The Spirits' Book
Book Three - Moral Laws
Chapter XII - Moral Perfection
Virtues and Vices
897. Is it wrong if people do good in the hope that they will be rewarded in the next life, and that their situation will be better there for having done it? Will such an act have unfavorable consequences on their advancement?
“You should do good for the sake of charity, meaning disinterestedly.”
a) It is completely natural to want to advance to be free from this painful life. The spirits tell us to do good to reach this end. Is it wrong to hope that, through doing good, we may be better off than we are on Earth?
“Of course not. But those who do good impulsively, simply for the sake of pleasing God and providing relief to their suffering neighbors, have already reached a higher degree of advancement and are closer to reaching ultimate happiness than their brothers and sisters who, being more selfish, do good in hopes of receiving a reward, instead of being compelled by the goodness of their own hearts.” (See Q894)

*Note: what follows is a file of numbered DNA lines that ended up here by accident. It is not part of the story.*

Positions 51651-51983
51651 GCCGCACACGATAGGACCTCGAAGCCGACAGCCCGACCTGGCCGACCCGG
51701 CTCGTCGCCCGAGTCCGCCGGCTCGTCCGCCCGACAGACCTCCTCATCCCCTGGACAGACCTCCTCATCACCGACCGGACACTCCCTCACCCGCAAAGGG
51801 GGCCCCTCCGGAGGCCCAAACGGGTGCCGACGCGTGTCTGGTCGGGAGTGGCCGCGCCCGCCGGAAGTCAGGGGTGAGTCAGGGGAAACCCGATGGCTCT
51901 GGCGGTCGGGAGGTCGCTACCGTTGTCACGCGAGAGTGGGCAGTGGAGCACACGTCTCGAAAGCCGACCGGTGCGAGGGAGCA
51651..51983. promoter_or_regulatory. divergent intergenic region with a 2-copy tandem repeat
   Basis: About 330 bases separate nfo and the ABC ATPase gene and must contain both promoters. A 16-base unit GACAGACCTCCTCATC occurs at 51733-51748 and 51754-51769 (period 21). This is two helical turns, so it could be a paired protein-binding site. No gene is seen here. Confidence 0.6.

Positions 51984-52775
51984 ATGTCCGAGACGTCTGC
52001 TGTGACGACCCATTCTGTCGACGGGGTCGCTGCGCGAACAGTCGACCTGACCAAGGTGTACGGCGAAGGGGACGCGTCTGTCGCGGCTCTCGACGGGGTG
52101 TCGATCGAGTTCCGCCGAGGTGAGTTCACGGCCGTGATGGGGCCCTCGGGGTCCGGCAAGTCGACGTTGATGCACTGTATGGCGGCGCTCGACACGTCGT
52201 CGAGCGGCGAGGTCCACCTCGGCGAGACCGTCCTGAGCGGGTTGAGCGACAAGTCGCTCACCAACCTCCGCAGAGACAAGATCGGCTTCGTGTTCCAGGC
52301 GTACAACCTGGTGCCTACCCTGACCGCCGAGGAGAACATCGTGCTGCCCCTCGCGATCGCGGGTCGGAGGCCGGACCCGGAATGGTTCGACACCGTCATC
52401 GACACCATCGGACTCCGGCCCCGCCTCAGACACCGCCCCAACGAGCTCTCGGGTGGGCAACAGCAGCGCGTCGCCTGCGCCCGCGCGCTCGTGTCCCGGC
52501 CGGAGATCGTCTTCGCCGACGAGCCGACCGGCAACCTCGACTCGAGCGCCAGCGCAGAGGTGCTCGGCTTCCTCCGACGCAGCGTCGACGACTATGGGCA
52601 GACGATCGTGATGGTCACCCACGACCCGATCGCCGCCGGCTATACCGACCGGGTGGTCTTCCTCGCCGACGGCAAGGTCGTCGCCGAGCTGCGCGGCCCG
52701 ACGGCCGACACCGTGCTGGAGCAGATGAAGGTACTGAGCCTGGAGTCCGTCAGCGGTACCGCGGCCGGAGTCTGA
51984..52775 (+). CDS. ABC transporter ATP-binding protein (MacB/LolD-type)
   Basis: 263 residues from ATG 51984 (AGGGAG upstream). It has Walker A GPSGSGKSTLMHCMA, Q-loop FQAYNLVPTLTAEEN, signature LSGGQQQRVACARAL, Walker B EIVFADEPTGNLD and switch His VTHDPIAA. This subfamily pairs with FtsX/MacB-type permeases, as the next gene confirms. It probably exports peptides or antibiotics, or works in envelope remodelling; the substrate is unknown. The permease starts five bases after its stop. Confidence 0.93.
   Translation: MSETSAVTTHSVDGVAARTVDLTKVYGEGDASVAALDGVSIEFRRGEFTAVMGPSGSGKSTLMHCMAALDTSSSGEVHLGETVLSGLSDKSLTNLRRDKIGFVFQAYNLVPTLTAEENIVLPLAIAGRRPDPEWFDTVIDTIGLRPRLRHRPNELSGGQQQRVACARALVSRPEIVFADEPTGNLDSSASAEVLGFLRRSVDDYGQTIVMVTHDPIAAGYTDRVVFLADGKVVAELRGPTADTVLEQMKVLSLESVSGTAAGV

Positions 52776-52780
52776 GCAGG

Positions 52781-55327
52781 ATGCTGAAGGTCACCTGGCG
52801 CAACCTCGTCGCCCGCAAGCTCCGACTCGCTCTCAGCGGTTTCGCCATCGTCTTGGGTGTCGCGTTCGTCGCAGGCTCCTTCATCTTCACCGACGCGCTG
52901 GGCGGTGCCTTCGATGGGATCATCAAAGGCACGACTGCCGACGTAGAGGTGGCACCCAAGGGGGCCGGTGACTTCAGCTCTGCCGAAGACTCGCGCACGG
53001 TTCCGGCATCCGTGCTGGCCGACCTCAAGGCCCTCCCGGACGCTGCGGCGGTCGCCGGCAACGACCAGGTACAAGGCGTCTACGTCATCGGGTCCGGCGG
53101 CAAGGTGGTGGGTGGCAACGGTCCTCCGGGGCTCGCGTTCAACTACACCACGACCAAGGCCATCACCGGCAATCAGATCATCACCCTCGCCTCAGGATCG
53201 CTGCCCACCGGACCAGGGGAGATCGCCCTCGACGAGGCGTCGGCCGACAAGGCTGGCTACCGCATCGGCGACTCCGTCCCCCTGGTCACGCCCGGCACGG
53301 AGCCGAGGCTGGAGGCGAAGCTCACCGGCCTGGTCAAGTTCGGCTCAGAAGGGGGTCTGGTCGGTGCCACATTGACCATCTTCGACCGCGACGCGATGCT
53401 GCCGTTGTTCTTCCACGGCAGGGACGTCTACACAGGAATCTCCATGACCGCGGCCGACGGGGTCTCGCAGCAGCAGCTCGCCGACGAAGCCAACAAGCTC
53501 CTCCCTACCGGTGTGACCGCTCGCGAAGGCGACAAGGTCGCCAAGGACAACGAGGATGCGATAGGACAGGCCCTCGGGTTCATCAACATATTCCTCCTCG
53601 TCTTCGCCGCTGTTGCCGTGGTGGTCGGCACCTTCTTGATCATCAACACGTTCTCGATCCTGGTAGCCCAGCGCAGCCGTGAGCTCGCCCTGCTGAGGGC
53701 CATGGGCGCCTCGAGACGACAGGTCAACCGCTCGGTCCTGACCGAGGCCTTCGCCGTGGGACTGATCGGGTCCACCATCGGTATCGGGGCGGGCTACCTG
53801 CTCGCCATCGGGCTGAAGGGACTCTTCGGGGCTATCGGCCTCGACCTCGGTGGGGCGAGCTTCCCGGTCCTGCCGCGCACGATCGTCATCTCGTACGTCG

b) Should a distinction be made between the good we do for our neighbors and the effort we put forward to correct our own faults? We understand that there is little merit in doing good with the idea that we will be rewarded in the next life. Is it also a sign of inferiority to fix ourselves, conquer our passions, correct whatever flaws we may have, in the hope of bringing ourselves closer to good spirits and elevating ourselves?
“No, by doing good we merely mean being charitable. Those who count, in every charitable deed they do, how much they will be rewarded, in this life or the next, act selfishly. However, there is no selfishness in improving one’s self in the hope of getting closer to God, which should be everyone’s goal.”